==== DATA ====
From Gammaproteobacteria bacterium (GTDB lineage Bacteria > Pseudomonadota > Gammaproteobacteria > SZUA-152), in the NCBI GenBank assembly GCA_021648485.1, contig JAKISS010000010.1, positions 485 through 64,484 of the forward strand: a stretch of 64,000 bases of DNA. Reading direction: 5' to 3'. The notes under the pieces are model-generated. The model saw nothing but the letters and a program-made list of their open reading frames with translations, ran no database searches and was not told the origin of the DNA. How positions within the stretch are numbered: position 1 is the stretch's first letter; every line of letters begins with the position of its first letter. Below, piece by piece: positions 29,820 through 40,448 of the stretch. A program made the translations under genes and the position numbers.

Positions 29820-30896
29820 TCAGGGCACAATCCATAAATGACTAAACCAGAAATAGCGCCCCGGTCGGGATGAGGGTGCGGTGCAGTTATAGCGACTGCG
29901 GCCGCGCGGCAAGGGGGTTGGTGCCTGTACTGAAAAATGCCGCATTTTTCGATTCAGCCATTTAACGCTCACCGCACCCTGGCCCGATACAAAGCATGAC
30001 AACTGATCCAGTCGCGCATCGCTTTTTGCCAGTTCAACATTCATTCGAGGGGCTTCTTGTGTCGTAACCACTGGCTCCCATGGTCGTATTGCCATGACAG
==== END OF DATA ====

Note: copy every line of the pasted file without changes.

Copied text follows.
From Gammaproteobacteria bacterium (GTDB lineage Bacteria > Pseudomonadota > Gammaproteobacteria > SZUA-152), in the NCBI GenBank assembly GCA_021648485.1, contig JAKISS010000010.1, positions 485 through 64,484 of the forward strand: a stretch of 64,000 bases of DNA. Reading direction: 5' to 3'. The notes under the pieces are model-generated. The model saw nothing but the letters and a program-made list of their open reading frames with translations, ran no database searches and was not told the origin of the DNA. How positions within the stretch are numbered: position 1 is the stretch's first letter; every line of letters begins with the position of its first letter. Below, piece by piece: positions 29,820 through 40,448 of the stretch. A program made the translations under genes and the position numbers.

Positions 29820-30896
29820 TCAGGGCACAATCCATAAATGACTAAACCAGAAATAGCGCCCCGGTCGGGATGAGGGTGCGGTGCAGTTATAGCGACTGCG
29901 GCCGCGCGGCAAGGGGGTTGGTGCCTGTACTGAAAAATGCCGCATTTTTCGATTCAGCCATTTAACGCTCACCGCACCCTGGCCCGATACAAAGCATGAC
30001 AACTGATCCAGTCGCGCATCGCTTTTTGCCAGTTCAACATTCATTCGAGGGGCTTCTTGTGTCGTAACCACTGGCTCCCATGGTCGTATTGCCATGACAG